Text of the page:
One year later, Farmington recovering from deadly shooting spree

One year later, Farmington recovering from deadly shooting spree

"May 15 was honestly one of the worst days in our community's history," said Farmington Police Chief Steve Hebbe.

FARMINGTON, N.M. – “May 15 was honestly one of the worst days in our community’s history,” said Farmington Police Chief Steve Hebbe. 

A year ago today was supposed to be a day for family gatherings and graduation preparation in the Four Corners. That all changed with several 911 calls about an active shooter in their neighborhood near Farmington High School. That incident left four dead, including the active shooter. 

“It sounds like a war zone. He’s walking down the street, he’s firing at people, he’s firing at houses just randomly as he goes,” said Hebbe.

It’s a day people in Farmington will never forget: May 15, 2023. The day a soon-to-be high school graduate walked down the street and opened fire. 

Before it was all over, Beau Wilson shot around 1,400 rounds. He killed three women and injured several others, including two officers. 

“On top of it, it was multiple guns, so he used an AR-15 to start off and transitioned to a pistol as it went through the day,” Hebbe said.  

It all started just before 11 that morning, when hundreds of people called 911 about a gunman shooting cars and homes along N Dustin Ave.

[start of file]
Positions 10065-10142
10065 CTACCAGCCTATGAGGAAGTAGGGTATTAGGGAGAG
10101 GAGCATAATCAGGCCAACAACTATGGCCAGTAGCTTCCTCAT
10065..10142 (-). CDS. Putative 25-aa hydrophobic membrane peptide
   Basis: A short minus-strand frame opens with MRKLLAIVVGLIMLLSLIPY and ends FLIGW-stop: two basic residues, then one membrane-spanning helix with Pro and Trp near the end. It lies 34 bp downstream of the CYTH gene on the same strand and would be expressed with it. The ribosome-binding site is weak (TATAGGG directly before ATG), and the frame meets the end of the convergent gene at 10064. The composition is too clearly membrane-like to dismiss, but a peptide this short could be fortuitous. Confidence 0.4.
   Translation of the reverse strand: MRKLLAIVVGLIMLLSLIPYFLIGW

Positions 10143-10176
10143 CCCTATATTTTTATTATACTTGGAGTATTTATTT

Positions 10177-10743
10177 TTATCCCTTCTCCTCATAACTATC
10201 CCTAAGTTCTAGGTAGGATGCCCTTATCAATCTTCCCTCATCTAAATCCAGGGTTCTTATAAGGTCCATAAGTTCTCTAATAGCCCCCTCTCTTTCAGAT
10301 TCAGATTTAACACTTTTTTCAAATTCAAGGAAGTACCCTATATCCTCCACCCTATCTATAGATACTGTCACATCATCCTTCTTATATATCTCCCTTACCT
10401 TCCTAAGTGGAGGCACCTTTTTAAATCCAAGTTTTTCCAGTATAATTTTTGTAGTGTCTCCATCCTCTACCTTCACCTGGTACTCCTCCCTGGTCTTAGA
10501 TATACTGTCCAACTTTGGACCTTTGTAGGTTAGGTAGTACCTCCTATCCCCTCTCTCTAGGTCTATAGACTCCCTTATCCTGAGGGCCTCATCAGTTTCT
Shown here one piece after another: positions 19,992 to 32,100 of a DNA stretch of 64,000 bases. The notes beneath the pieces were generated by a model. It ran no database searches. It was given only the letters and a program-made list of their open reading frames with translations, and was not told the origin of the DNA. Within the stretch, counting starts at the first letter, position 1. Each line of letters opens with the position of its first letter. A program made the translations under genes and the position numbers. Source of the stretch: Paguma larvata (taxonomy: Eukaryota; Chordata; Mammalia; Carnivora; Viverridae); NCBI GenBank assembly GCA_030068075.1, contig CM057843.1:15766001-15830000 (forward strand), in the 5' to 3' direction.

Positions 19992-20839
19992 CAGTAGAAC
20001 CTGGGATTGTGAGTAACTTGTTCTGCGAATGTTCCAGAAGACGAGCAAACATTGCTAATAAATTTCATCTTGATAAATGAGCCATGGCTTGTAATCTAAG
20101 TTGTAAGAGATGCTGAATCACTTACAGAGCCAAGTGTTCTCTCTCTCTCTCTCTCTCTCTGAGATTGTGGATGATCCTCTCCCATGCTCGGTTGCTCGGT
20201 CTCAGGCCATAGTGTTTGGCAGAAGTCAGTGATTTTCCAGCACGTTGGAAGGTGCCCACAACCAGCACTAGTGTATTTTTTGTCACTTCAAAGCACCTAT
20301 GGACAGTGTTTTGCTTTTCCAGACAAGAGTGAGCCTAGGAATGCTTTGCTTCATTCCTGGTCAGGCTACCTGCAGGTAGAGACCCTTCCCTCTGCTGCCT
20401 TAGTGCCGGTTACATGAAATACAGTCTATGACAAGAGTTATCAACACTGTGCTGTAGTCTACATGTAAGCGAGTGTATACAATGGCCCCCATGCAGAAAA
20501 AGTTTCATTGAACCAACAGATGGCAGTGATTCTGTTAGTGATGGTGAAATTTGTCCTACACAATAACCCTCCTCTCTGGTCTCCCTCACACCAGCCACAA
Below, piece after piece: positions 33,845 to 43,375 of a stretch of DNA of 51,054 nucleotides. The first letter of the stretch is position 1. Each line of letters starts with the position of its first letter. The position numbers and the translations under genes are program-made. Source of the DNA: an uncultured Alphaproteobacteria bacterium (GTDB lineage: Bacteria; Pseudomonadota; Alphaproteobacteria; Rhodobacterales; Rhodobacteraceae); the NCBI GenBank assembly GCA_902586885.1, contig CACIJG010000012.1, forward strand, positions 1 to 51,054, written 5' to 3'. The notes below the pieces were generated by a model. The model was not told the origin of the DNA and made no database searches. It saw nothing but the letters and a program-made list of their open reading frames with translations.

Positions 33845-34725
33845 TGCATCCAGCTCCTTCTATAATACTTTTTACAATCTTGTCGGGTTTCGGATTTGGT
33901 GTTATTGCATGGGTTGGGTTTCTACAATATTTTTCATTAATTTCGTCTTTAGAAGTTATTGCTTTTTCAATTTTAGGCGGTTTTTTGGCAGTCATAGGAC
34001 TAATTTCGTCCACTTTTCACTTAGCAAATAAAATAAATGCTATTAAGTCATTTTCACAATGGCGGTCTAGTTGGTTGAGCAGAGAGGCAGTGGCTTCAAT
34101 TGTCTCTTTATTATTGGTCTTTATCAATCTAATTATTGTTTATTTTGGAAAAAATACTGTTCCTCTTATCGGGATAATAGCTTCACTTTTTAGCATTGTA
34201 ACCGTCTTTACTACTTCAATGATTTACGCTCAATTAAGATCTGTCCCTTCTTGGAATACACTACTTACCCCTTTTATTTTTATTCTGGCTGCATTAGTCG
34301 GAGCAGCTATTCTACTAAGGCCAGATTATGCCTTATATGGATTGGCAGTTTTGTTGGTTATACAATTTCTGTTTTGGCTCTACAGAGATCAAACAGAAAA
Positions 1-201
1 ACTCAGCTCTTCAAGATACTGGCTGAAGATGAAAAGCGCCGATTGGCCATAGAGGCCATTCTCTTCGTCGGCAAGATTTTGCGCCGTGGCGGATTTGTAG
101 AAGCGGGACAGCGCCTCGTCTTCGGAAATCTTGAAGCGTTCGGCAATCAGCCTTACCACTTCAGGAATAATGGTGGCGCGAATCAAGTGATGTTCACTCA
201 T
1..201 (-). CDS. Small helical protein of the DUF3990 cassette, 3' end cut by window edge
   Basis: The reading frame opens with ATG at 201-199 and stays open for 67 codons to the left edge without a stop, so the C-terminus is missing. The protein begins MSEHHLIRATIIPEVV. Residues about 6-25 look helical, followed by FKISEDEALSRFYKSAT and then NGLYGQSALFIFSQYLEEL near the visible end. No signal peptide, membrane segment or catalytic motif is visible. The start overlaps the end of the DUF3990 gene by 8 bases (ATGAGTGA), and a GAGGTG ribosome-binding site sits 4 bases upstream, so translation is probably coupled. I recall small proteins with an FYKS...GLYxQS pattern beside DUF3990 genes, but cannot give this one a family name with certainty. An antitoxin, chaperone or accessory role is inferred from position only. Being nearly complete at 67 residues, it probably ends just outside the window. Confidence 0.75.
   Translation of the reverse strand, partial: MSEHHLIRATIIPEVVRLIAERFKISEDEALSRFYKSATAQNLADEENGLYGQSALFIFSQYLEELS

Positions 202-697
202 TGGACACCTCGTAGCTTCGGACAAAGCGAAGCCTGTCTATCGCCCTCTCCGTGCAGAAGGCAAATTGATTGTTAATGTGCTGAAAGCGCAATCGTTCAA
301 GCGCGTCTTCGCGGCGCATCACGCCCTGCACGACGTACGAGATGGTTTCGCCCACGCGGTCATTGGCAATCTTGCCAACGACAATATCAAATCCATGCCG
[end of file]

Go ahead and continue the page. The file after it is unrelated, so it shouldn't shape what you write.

“Somebody is just running a whole lot of fire. They’re just shooting all over the place, probably 30 rounds so far.”

FPD were on the scene within five minutes. 

“We found several victims in the street, that ultimately turned out to be the three who were killed in the incident,” said Hebbe. 

Minutes later, police confronted Wilson, and he was shot and killed.

“Ultimately, we’re able to stop the suspect’s rampage that day,” Hebbe said. 

Since that tragic day, the city and the police department have worked together to help community members still trying to cope with what happened that day. 

“We brought in some councilors, we brought in various businesses that could help citizens to do the repairs, and do some of the things that they hadn’t been able to figure out to do alone, or they didn’t have the money to do alone,” said Hebbe.  

A year later, the sounds of birds, and peace in the neighborhood that has really pulled together to heal. 

“I’m really very proud of Farmington, it’s been a close-knit community on this incident,” said Hebbe.